Together We Will Reduce the Food Loss

Together We Will Reduce the Food Loss

Celin Tennis Raju (St. Xavier's College, India) and Mahimaidoss Baby Mariyatra (St. Xavier's College, India)
Copyright: © 2019 |Pages: 6
DOI: 10.4018/978-1-5225-7706-5.ch012
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In September 2015, the United Nations General Assembly adopted a set of 17 Sustainable Development Goals (SDGs), which include Target 12.3's call for halving food waste and reducing food losses worldwide by 2030. One-third of all food produced each year in the world is never eaten, while at the same time nearly 800 million people go hungry. This situation urges us to take immediate resolutions and steps towards reduction of food waste and food loss. This cannot be done by one person or overnight. This requires systematic analysis in various layers and collective and appropriate effort. This target can be achieved altogether by various sectors including government organizations; non-government organizations; and private companies in collaboration with schools; colleges; universities; research institutes; religion-based organizations such as temples, churches, etc.; and charity-based organizations. This book chapter will discuss the various steps that can possibly be adopted and implemented to address the serious issue of reduction of food waste and food loss.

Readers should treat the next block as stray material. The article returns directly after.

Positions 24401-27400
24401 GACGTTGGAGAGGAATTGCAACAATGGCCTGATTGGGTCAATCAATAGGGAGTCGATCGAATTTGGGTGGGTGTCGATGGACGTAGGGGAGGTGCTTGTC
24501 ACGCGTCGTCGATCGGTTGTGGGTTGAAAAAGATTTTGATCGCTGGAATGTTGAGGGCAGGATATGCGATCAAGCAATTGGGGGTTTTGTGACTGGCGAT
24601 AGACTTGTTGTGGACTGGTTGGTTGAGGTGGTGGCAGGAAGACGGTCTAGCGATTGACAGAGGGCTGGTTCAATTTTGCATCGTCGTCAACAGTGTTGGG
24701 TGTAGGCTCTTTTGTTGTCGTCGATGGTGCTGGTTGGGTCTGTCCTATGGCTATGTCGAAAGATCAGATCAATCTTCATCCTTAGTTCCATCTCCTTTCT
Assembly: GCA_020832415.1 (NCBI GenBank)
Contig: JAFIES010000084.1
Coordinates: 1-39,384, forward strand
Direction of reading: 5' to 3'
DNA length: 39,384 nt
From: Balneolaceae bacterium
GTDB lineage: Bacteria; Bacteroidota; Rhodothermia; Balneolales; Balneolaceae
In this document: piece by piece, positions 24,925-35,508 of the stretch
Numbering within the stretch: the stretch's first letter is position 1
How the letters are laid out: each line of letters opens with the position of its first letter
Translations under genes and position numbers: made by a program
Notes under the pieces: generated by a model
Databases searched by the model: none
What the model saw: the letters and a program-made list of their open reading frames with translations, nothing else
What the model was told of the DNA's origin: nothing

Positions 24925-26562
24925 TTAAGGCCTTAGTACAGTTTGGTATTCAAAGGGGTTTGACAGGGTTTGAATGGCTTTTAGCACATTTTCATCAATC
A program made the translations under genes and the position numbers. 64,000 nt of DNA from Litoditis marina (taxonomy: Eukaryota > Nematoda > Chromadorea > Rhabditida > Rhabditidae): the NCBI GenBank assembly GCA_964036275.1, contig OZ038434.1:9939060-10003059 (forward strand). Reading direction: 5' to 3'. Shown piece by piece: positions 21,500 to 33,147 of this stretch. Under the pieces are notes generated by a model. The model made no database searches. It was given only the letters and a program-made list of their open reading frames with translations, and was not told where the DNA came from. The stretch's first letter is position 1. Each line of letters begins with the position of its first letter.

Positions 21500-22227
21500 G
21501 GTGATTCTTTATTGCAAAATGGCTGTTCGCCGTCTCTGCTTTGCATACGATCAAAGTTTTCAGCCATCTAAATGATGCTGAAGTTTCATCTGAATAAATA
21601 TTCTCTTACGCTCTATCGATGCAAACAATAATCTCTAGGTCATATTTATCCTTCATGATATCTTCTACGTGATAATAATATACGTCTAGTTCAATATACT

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Where Is Food Lost?

Food loss and waste occurs in harvesting, storage, packing, transport, infrastructure or market / price mechanisms, as well as institutional and legal frameworks. Food waste starts in the farms. Planting more than the demands, food not harvested due to weather, price of production, transportation costs, labor shortages, etc. About 8% of fish caught in the world’s fisheries are discarded. It is about 7.3 million tons per year. About 16-32% of by catch are thrown away into the sea. In the “food value chain”, because of the tight specifications (such as size, blemishes and appearances) in supermarkets, about half of the harvests are thrown away. Most waste are produced at manufacturing and processing because of trimming off of edible portions such as skin, fats, crusts from food. Other reasons are over production, product damage and technical difficulties (Bloom, 2011).

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